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Published March 28, 2010, 12:00 AM

Corn comes out, finally: ND growers have been able to get to fields this week

Rick McDonald, Larimore, N.D., was custom combining corn Thursday out of season for grower Mark Ovind in a field along U.S. Highway 2 west of Emerado, N.D., across the road from the Air Force Base.

By: Stephen J. Lee, Forum Communications Co.

Rick McDonald, Larimore, N.D., was custom combining corn Thursday out of season for grower Mark Ovind in a field along U.S. Highway 2 west of Emerado, N.D., across the road from the Air Force Base.

It’s part of a pretty good chunk of the state’s large corn crop still standing in snowy fields after a late and slow growing and curing season last year ended before it all got harvested.

“It went pretty good,” McDonald said of the late combining. “We got stuck a couple more times when the frost started coming out of the ground again today.”

He kept a tractor in the field to pull out the combine when it got stuck in the mud and water. He avoided the high drifts on the northern end of the field.

The cool weather, especially Thursday’s drop into the teens, was just the ticket, said McDonald, who took off about 200 acres of corn the past week or so.

“I’m glad we started when we did, because it would have been a really bad deal if we had waited any longer. We would be sitting on a lot of corn.”

Corn takes longer to grow and mature than other crops grown in the region, but has become much more popular in recent years as seed varieties and farming practices have improved to allow better performance in northerly regions. North Dakota farmers now grow about as much corn as the state’s signature crop, spring wheat.

McDonald hauled the corn directly from the field into nearby grain elevators in Arvilla and Larimore for drying down to 13 percent to 14 percent moisture.

The corn was coming off with moisture of 18 percent to 21 percent — probably 6 to 10 points lower than it started the winter at — and the yield was 100 to 120 bushels an acre, he said.

“My corn averaged about 120 bushels this year,” he said.

According to the U.S. Department of Agriculture’s crop statistics survey, only 3 percent of the total corn crop was harvested in February, leaving 24 percent in the field by March 1. No official numbers on March harvesting will be known until next week.

But relatively good harvest progress has been made this month, according to reports from farmers, said Tom Lilja, executive director of the North Dakota Corn Growers.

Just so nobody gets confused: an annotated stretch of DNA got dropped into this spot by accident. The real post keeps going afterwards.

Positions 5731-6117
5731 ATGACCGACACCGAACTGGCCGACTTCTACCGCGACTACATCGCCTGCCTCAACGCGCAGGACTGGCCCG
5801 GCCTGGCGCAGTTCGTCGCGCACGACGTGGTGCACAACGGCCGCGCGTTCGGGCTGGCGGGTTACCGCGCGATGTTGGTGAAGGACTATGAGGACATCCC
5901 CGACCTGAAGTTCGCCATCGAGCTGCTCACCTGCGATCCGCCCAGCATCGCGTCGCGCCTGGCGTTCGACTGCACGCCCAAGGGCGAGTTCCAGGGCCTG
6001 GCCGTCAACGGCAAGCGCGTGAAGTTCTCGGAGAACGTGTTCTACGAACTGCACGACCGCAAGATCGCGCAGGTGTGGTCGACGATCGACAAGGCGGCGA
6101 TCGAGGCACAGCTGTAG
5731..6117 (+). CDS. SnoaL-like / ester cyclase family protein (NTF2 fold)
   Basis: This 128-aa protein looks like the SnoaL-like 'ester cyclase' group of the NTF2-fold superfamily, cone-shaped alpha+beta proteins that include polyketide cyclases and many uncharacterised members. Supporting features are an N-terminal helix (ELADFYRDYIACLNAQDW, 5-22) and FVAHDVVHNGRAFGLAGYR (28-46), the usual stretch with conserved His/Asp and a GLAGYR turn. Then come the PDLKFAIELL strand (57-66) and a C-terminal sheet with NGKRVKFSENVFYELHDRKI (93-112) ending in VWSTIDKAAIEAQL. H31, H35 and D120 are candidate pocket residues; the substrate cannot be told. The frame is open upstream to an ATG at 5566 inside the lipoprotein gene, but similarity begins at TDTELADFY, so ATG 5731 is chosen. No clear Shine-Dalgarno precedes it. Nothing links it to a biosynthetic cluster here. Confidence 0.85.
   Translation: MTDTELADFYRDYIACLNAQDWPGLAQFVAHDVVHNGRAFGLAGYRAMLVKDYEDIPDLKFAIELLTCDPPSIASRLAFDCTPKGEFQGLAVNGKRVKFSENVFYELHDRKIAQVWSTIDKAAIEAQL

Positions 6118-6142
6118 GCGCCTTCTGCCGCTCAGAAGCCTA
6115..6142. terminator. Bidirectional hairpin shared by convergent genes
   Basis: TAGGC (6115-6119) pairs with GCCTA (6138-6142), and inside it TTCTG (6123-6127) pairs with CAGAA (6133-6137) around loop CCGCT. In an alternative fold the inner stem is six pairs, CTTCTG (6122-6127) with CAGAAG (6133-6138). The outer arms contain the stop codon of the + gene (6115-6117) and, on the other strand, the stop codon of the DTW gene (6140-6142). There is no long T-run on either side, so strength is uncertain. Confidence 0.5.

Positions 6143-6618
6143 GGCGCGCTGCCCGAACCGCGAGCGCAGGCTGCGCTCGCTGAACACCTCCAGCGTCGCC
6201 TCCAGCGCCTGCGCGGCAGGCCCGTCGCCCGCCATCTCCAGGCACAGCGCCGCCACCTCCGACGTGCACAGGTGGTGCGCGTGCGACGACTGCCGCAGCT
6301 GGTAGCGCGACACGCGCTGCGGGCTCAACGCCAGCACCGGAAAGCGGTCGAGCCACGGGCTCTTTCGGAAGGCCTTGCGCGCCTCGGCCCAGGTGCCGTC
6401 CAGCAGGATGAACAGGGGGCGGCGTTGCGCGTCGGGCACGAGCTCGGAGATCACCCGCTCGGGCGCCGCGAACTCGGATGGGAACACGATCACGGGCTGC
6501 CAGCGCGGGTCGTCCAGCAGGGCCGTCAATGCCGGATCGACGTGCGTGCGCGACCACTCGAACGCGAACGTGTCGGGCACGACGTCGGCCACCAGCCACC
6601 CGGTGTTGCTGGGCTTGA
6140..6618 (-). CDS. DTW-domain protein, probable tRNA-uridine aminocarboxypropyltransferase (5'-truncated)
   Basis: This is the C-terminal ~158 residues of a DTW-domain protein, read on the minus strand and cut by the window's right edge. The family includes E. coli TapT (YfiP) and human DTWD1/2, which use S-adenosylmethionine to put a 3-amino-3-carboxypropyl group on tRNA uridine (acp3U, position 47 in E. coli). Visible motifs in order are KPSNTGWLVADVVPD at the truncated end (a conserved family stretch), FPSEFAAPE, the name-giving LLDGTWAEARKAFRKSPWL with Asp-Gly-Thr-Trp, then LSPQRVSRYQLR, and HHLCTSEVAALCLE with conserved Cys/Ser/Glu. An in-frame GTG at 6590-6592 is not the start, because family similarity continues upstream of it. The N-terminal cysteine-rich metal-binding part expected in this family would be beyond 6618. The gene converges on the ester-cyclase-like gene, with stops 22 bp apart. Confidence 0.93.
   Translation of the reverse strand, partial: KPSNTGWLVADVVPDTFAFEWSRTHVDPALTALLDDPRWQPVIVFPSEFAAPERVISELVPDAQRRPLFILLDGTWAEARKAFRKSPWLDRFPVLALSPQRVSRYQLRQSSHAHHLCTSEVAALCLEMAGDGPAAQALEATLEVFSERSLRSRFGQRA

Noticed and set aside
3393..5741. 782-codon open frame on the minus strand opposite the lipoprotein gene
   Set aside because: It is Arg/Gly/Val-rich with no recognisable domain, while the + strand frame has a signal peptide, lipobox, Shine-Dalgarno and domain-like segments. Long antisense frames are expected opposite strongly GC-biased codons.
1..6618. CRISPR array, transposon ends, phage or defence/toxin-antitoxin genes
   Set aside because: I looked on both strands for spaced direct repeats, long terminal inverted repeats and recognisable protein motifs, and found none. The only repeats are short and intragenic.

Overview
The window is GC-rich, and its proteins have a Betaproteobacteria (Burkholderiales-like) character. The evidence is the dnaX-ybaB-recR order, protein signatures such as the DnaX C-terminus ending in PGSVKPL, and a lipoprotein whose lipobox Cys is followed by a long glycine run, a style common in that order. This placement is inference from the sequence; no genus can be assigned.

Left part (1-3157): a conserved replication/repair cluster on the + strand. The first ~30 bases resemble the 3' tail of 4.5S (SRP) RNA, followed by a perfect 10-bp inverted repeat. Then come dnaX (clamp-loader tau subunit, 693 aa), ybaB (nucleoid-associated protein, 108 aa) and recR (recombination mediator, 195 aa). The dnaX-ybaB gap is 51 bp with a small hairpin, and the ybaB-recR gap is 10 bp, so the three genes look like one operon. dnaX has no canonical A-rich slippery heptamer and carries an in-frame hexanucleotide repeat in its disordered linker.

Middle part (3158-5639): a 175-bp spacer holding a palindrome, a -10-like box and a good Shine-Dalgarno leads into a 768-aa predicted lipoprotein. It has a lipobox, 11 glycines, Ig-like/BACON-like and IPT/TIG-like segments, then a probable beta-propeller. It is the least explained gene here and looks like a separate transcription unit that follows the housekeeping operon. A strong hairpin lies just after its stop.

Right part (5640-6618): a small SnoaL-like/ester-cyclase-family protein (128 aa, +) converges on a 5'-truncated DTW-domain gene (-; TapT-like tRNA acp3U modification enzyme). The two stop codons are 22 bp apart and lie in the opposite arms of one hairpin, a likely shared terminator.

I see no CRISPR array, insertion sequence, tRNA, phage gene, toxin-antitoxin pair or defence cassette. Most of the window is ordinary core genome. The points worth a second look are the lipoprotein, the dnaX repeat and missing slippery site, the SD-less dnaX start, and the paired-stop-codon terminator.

A grower near Arthur, N.D., told Lilja Thursday that in the past 10 days, a third to half of the remaining corn acres in that region had been harvested. The grower’s corn came off in good condition, much improved, in fact, from the start of winter: it went from 31 percent moisture and 47 lb test weight on Dec. 7 to 18 percent moisture and 50 lb test weight when he combined it Wednesday, Lilja said. “It gained 3 lbs in test weight,” he said, which adds value to the crop.

Plus, the grower saved lots of money by having to dry the corn less to get to the 13 percent to 14 percent moisture level that is safe for storage.

A grower near Wimbledon, N.D., told Lilja on Thursday that nearly all the remaining corn acres there have been harvested the past 10 days or so. Any remaining corn in the Wimbledon area not combined by this weekend probably will have to wait until nearly summer because the ground will be too soft next week, Lilja said the farmer reported.

Meanwhile, in the biggest corn growing area of the state in Richland and Sargent counties, little corn harvest has been possible the past month because of high water and high snow.

The grower near Arthur figured that in that area, harvest of the 2009 corn crop could be complete by the end of April.

Which looks to be about planting time for the 2010 crop, Lilja said.

Different from a year ago, farm fields appear to be relatively dry with nearly all the snow gone, except in tree rows and corn fields, Lilja said.

“If the weather stays good, I think we could be seeing some field work in three weeks.”

Stephen J. Lee is a reporter at the Grand Forks (N.D.) Herald, which is owned by Forum Communications Co.